The Corner

Krauthammer’s Take

From Special Report with Bret BaierThursday, September 13, 2012

On Secretary of State Hillary Clinton’s statement today regarding the attacks on American embassies throughout the Middle East and North Africa this week:

It looks as if the administration has no idea what it thinks about what has just happened. We had that statement coming out of the embassy in Cairo, which was a disgraceful apology. And Romney attacks it — the White House hadn’t said anything — but after the Romney attack, the State Department denies it or disavows it [and] the White House does.

And then, of course, everybody jumps on Romney because he criticized it. He was absolutely right in attacking it.

When we heard from Secretary of State Clinton, she basically repeated the apology: I oppose all this… We don’t have any sympathy with… we deplore… I find it disgusting…

The worst line in the clip that you showed was this — where she said that “there are different views around the world about the outer limits of free speech.” Why is she engaging in a disquisition on free speech with the mob? The implication here is that perhaps the mob is right, that we ought to be suppressing anything that offends Islam.

This in a nation that when somebody puts a crucifix in bottle of urine it ends up in a museum– we allow all kinds of expression. But perhaps we ought to make an exception in the case of Islam? This is absurd.

She ought to be speaking to the heads of state, to the State Department equivalents in the other states and say: You speak with your mob, you talk to them about this — and you defend our embassies.

I find this [Clinton’s statement] a return to the sentiment of the embassy statement two days ago. I think they are totally in meltdown over at the State Department.

On the broader significance of the attacks:

What we are seeing on that screen [showing further rioting in Cairo near the US embassy] is the meltdown, the collapse of the Obama policy on the Muslim world.

The irony is that it began in Cairo, in the same place [as the riots] — the speech he made at the beginning of his presidency in which he said he wanted a “new beginning” with “mutual respect,” implying that under other presidents, particularly Bush, there was a lack of mutual respect, which was an insult to the United States which had gone to war six times in the last 20 years on behalf of oppressed Muslims…..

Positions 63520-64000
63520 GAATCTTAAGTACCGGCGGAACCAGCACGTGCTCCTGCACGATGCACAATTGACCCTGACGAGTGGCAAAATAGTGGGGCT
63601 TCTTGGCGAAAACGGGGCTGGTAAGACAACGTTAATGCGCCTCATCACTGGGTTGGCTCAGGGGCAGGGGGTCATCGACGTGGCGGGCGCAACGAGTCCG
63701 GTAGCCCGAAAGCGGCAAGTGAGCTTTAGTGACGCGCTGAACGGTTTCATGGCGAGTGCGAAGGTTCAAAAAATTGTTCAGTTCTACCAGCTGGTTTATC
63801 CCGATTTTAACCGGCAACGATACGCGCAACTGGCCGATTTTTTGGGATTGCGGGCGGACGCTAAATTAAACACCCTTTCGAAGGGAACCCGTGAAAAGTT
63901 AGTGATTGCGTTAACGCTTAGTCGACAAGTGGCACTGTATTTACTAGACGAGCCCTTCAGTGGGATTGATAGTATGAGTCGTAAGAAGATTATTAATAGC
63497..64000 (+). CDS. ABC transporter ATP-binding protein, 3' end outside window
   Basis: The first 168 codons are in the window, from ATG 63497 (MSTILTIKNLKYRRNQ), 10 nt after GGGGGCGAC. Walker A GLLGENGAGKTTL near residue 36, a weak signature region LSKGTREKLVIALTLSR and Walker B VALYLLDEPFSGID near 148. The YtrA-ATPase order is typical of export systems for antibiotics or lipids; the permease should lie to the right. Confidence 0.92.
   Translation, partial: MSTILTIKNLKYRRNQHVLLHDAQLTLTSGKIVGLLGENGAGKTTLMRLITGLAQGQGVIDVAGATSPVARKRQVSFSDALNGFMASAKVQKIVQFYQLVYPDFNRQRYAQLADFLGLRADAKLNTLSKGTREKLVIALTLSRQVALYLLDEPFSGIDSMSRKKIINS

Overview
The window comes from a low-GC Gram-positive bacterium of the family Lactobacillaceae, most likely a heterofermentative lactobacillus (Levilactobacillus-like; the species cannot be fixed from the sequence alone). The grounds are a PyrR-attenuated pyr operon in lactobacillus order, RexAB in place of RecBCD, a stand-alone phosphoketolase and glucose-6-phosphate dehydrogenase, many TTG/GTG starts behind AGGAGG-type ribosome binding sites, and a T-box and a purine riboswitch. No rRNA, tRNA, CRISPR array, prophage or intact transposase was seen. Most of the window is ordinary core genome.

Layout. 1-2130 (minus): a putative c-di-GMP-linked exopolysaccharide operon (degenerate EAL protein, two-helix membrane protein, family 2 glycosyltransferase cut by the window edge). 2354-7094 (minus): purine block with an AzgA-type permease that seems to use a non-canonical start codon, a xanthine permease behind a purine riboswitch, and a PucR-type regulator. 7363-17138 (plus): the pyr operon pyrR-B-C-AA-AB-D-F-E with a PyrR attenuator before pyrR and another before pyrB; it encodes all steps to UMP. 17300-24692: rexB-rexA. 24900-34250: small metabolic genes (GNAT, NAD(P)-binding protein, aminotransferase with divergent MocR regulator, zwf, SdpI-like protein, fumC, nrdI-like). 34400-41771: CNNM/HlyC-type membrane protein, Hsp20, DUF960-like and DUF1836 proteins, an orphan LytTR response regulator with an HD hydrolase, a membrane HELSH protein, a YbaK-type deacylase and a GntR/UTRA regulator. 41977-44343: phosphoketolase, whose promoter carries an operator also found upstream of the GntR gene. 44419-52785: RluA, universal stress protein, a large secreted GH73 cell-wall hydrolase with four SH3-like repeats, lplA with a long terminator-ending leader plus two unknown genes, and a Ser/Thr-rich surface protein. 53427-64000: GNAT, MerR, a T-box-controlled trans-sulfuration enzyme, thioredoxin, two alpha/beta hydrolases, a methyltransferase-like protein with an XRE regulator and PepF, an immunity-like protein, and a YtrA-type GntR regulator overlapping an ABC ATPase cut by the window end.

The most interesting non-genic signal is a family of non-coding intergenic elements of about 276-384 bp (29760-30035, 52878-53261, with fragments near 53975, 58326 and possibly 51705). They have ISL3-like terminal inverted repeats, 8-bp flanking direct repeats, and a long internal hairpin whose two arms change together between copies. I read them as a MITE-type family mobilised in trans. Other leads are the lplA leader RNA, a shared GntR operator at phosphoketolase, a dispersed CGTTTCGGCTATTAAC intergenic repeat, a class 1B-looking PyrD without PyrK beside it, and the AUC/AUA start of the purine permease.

So to imply that we somehow had mistreated Muslims, which was the premise of his speech, and how the Iraq war had inflamed the Arab world against us — well, there was no storming of the U.S. embassy in Cairo in those days.

What we’re seeing now is Al Qaedastan developing in Libya, a meltdown of our relations with Egypt… riots in Yemen, attacks on our embassy in Tunisia….These are the fruits of apology and retreat and lack of confidence in our own principles.

NRO Staff — Members of the National Review Online editorial and operational teams are included under the umbrella “NR Staff.”

Most Popular


Courage: The Greatest of Virtues

EDITOR’S NOTE: The following is Jonah Goldberg’s weekly “news”letter, the G-File. Subscribe here to get the G-File delivered to your inbox on Fridays. Dear Reader (Or Listener), As the reporter assigned the job of writing the article about all of Sidney Blumenthal’s friends and supporters told his ... Read More

My American Dream

This morning, at 8 a.m., I did something I’ve wanted to do for as long as I can remember: I became an American. I first applied for a visa in early 2011, and since then I have slowly worked my way through the system — first as a visa-holder, then as a permanent resident (green card), and, finally, as a ... Read More

The Gun-Control Debate Could Break America

Last night, the nation witnessed what looked a lot like an extended version of the famous “two minutes hate” from George Orwell’s novel 1984. During a CNN town hall on gun control, a furious crowd of Americans jeered at two conservatives, Marco Rubio and Dana Loesch, who stood in defense of the Second ... Read More